To ‘e’ or not to ‘e’ – should you teach “bossy -e” and other spelling rules?
Does your school use spelling rules to teach students about reading and spelling? Do spelling rules simplify or complicate the learning of English orthography?
Teachers traditionally have relied on spelling rules to try to help learners to memorise words for rapid retrieval. These rules have become the subject of debate as to whether they are confusing or contain too many exceptions. Consider the common spelling rule ‘when two vowels go walking, the first one does the talking’. This works for boat, beat, pie, and mail, but it doesn’t work for boil, steak, vein or build.
Another common rule is ‘magic -e’, also called ‘bossy -e’, ‘silent -e, or even ‘ninja -e’. All of these names are referring to a split vowel digraph.
Without a deep understanding of what to teach and why, teachers can only state “that’s an exception to the rule”. When there are too many exceptions, it can become confusing. Furthermore, students who have limited working memory or are learning English as a Second Language may find lengthy verbal explanations of rules overwhelming.
Although the English writing system is complex, it is more logical than many people think, and a well-informed teacher who has knowledge of phonology, origins of words, the meaning of morphemes and how to combine grapheme-phoneme correspondences within a word, can explain the logic and patterns of English and help students to build efficient orthographic mapping and reduce confusion.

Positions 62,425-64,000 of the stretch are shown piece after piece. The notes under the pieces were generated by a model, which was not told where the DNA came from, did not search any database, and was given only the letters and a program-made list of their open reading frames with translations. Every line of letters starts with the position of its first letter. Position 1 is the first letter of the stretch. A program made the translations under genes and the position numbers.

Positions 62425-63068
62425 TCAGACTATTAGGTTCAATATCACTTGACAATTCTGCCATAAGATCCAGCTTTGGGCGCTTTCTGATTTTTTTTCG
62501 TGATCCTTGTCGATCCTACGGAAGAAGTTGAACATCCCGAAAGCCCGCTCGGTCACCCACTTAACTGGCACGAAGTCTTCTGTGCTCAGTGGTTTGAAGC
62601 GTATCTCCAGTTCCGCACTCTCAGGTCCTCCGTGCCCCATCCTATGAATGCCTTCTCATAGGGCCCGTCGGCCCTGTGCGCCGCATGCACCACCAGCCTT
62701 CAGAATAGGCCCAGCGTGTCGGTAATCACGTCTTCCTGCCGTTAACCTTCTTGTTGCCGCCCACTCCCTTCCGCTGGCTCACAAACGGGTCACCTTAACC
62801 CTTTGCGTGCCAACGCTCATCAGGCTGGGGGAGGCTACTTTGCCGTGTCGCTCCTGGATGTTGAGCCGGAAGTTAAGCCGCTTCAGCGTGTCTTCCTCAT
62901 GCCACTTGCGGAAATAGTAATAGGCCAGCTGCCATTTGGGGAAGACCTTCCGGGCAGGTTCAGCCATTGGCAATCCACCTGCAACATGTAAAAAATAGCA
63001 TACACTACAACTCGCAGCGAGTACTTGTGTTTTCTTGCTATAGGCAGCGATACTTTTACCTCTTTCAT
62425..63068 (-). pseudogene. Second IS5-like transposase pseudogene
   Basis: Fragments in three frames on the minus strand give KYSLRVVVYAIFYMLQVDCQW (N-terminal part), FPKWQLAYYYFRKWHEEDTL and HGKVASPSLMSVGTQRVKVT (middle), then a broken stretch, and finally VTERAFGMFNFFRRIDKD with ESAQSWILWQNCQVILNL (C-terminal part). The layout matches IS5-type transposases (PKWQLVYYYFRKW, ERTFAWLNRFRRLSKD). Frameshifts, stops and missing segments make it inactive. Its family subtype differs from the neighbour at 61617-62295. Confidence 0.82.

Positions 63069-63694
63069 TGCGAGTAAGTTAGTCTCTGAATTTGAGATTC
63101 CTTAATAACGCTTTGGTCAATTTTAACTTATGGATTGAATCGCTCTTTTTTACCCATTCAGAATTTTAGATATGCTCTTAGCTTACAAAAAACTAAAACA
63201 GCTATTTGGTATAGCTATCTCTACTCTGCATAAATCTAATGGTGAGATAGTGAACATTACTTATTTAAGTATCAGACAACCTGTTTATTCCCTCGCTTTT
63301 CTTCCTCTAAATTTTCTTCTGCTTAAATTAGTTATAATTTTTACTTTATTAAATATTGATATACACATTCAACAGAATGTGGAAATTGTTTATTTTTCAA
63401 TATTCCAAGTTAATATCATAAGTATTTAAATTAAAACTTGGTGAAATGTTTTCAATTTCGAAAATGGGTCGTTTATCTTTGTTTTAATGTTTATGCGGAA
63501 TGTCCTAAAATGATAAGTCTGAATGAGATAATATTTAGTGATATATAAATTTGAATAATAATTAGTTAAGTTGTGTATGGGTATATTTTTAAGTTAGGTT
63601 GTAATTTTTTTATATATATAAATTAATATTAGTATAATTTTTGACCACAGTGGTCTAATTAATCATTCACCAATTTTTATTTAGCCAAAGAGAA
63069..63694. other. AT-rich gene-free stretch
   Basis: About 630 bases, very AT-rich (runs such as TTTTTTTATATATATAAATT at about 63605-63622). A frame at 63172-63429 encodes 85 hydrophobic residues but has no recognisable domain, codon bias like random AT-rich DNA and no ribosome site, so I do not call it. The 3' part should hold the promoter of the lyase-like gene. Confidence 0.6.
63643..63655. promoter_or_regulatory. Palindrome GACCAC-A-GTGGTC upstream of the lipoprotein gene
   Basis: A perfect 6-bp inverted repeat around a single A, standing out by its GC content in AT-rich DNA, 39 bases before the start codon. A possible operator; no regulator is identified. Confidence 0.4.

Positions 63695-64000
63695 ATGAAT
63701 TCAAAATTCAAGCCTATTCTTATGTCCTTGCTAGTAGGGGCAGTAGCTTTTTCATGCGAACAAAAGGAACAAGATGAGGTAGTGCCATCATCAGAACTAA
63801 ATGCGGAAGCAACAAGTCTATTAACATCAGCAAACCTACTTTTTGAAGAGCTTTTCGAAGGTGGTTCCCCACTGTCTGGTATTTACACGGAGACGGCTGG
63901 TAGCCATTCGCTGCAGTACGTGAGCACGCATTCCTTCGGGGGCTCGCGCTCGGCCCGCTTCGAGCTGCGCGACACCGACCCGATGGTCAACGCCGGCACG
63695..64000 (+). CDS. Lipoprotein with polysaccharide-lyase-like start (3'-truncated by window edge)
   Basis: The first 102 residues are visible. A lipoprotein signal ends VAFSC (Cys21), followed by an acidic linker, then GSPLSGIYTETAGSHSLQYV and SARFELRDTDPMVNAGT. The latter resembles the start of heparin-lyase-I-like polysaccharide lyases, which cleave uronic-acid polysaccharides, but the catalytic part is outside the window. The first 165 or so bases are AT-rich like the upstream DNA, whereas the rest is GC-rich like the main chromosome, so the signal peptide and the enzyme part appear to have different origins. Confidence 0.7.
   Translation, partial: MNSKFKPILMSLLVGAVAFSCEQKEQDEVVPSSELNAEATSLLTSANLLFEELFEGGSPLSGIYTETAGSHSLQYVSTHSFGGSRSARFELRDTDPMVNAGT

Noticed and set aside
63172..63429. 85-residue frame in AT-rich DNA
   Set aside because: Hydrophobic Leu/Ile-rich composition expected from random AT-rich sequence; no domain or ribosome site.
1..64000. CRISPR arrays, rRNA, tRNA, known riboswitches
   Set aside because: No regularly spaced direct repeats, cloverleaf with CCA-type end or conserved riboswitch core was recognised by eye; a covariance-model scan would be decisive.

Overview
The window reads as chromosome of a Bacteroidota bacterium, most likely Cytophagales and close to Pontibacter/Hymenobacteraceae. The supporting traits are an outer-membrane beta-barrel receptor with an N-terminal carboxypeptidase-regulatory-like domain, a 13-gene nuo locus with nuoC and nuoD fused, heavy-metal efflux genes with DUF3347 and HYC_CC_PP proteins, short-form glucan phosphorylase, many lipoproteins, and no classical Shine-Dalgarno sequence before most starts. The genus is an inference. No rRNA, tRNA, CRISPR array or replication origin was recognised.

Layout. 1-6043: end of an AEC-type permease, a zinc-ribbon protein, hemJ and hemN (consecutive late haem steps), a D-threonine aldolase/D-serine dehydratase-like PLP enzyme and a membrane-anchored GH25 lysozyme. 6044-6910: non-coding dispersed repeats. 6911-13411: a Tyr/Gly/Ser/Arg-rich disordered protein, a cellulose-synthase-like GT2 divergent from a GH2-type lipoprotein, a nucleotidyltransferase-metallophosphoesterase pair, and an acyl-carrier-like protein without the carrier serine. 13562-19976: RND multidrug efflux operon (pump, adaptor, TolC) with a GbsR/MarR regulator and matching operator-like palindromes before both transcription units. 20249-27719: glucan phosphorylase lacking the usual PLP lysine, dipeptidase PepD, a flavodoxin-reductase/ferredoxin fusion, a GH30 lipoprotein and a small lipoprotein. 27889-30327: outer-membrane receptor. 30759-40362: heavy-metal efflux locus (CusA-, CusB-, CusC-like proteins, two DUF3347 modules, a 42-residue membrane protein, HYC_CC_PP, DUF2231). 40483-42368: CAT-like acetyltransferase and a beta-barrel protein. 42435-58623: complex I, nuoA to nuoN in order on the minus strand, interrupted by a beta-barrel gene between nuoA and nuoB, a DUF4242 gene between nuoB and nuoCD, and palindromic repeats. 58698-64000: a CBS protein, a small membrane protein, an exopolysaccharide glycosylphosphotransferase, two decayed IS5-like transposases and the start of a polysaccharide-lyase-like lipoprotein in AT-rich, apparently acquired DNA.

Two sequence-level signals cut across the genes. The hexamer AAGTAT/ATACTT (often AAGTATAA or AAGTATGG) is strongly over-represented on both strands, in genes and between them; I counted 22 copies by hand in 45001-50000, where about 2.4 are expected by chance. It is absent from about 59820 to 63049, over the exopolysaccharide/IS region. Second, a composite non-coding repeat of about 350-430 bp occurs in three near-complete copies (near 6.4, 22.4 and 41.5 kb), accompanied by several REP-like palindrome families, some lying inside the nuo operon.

The critical word is patterns. Patterns represent a guide, whereas rules represent a law that cannot be violated. According to Mark Seidenberg (2017) and others, the English system is not so much rule governed as statistical — some spellings are much more common than others. The split vowel digraph merely represents a very common spelling pattern. English is full of relatively predictable patterns and Louisa Moats (2010) highlights the following statistics:
- 50% of English words are spelled accurately by sound-symbol correspondence rule alone
- 36% more are spelled with only one error
- 10% more are spelled accurately if word meaning, origin and morphology are considered
- Fewer than 4% are true oddities
Explicit instruction and repeated exposure to the targeted phonemes and patterns via carefully selected phoneme-grapheme mapping exercises and carefully selected word banks is essential to developing knowledge of how words are pronounced and spelled.
Examples of some spelling patterns that beginning readers and spellers will find helpful
|oi/ai spelling is used in the middle of a one syllable word||oy/ay is used at the end of a word or immediately before a suffix||-ed suffix is past tense and is pronounced
/ed/ /d/ or /t/
After /t/ or /d/
After voiced final phoneme
After unvoiced final phoneme
|When an /ɒ/ sound follows a /w/ sound, it is spelled using a||c = /k/||c = /s/ when followed by an e, i, or y||English words do not end with the letter j|
|Short vowel immediately before the ‘dge’ spelling||If it’s not a short vowel phoneme then ‘ge’ is used|